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« In India, wine is associated with sophistication and success. »


Widen your perspectives with a meeting of East and West alongside India’s only Master of Wine, Sonal Holland.

Sonal, what is the state of the wine market in India today? How is it organized?

We are currently seeing very exciting growth in the wine market in India, which ranks third among the world’s markets for alcoholic beverages. Compared with other alcohols, the market for wine has not yet reached maturity but wine has seen the strongest growth, of 15-20% annually, over the last ten years.
Imported wines represent 25% of the market but they are also seeing the greatest increase in consumption. Indians are very interested in wines from abroad and are drawn to premiumization. They are also avid travelers: some of them discover wine in India before exploring wines from other markets whereas others begin drinking wine during travels abroad.

What are the drivers of success for wine in India, especially where younger generations are concerned?

Indian society is very exposed to Western models and generally aspires to a more fulfilling lifestyle. Within this context, wine benefits from three factors.
First of all, wine is associated with sophistication and success. Our studies show that when people begin succeeding professionally, they also begin drinking wine. Our Gen Z corresponds to an age category that is wealthier than ever before in the history of the country and has demonstrated its willingness to pay more to consume better.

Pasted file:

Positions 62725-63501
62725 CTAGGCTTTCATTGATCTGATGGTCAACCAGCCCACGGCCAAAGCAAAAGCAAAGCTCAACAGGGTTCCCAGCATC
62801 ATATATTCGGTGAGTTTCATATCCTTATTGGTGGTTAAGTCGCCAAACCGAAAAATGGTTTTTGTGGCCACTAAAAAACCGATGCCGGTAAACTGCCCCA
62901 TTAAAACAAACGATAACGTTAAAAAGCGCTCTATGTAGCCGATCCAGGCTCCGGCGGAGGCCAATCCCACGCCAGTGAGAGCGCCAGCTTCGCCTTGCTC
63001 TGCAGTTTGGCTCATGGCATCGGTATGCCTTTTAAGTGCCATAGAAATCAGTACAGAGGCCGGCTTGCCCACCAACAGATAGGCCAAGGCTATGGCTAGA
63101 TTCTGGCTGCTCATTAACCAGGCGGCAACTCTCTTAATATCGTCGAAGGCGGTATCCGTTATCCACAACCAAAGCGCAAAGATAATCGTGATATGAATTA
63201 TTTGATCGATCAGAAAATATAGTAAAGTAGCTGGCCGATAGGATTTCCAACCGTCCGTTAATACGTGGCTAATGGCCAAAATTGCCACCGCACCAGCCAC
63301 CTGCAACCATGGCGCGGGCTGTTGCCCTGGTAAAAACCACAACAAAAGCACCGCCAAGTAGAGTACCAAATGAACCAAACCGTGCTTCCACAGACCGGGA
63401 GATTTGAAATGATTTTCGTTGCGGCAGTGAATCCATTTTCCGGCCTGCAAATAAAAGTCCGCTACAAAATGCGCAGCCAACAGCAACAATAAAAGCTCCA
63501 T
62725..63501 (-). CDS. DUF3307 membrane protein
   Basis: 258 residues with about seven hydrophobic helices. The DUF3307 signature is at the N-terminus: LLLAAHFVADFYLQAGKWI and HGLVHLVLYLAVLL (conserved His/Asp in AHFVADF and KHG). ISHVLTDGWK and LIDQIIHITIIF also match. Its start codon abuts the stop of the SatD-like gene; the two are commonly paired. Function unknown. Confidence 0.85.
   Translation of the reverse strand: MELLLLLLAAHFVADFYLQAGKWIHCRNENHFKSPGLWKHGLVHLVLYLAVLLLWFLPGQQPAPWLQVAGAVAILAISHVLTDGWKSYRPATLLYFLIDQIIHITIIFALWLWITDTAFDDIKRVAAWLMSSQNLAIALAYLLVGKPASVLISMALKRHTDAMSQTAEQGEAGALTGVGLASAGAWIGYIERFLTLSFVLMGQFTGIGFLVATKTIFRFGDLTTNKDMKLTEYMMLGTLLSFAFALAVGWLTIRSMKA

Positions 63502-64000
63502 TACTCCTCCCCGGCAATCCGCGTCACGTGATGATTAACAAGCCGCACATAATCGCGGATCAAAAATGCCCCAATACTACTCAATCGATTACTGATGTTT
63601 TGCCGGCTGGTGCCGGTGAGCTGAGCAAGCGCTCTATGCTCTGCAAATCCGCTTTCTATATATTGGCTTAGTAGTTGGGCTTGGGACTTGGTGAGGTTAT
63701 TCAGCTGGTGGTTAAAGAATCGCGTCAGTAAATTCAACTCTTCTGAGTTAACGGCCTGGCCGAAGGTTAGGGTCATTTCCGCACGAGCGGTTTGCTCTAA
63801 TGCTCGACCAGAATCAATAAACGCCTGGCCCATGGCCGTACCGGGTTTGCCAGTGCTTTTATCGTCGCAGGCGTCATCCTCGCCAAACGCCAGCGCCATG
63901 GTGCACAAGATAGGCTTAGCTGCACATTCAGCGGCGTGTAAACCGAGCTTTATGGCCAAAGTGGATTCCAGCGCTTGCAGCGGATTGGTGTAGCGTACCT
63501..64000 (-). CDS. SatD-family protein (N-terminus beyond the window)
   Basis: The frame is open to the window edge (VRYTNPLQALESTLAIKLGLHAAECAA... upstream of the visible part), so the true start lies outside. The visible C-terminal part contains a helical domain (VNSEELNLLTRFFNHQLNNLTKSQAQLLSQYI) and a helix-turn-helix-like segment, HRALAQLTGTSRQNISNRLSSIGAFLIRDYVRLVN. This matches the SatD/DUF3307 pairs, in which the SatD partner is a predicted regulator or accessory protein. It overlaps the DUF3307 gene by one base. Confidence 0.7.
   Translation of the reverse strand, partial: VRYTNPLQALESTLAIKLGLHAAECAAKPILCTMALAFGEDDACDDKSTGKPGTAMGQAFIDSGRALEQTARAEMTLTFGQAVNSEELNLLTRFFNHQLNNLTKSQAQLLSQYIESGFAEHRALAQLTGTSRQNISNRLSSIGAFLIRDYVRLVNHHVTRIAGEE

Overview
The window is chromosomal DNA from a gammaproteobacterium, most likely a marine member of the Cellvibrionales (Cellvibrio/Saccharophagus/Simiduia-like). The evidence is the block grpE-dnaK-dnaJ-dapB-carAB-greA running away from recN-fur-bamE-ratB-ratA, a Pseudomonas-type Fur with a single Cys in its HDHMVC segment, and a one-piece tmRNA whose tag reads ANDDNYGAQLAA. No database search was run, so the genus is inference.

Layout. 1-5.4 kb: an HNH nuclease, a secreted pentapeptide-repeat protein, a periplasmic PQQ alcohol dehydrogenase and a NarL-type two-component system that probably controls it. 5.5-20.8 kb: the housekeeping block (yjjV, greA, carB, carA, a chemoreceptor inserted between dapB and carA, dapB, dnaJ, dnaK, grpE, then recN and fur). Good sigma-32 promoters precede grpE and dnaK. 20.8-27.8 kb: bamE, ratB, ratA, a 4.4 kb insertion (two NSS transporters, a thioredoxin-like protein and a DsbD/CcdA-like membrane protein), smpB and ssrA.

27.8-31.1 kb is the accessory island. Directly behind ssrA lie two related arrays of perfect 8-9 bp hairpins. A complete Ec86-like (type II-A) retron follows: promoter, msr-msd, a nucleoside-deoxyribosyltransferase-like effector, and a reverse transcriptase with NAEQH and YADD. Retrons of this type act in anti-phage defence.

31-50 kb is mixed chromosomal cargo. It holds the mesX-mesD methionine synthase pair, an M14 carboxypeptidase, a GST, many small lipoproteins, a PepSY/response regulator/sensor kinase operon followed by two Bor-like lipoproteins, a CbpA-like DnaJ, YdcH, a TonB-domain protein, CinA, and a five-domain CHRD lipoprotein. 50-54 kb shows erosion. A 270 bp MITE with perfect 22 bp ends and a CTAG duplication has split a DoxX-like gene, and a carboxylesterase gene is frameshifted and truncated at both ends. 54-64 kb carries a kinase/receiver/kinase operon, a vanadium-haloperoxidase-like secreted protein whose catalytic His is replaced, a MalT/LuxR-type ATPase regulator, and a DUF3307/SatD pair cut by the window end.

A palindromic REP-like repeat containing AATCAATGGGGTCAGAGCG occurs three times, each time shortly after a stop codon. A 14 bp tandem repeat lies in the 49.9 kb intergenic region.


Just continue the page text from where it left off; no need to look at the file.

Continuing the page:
It is also true that although Indians have traditionally consumed liquor, especially whisky, the media often evokes the health benefits of drinking wine.
Finally, female consumers tend to consider wine to be a more elegant and socially acceptable option for women, more so than liquor. There has been a women’s revolution around drinking wine in India!

These three axes represent excellent opportunities for wines from abroad as long as they communicate in a simple, synthetic, and authentic fashion.

How are the fine wines of Bordeaux perceived in India?

Bordeaux is recognized and respected, almost as if it were a brand. The region is associated with wines of excellent quality. Indians are familiar with some of the prestigious appellations, like Saint-Estèphe, Margaux, and Saint-Émilion.
The availability of Bordeaux wines could be improved, but they are subject to import taxes. What we need is a trade agreement with Europe like the one India signed with Australia.

How do you perceive Cos d’Estournel, particularly the role of India in its history and its universe?

It is fascinating to see this confluence of Western and Eastern cultures in the estate’s magnificent pagodas, its elephants, and the superb architecture that makes it so distinctive. It is almost like an Indian temple, but it is also not Indian, thanks to its Western heritage.
It is like our contemporary world: whenever the East and the West meet, it results in something magical. I also remember the private residence, the Chartreuse, with its rich tapestries and silks and precious woods… It is a singular, mesmerizing, and surprising place. Anyone who is lucky enough to visit Cos d’Estournel will never forget the experience and will forever remain an ambassador of Cos!

To conclude, which of the estate’s wines has left the most lasting impression on you?

When I visited Cos in 2018, I received a very warm welcome. I especially remember tasting the 2009 and 2010 vintages of Cos d’Estournel, both of which were spectacular!

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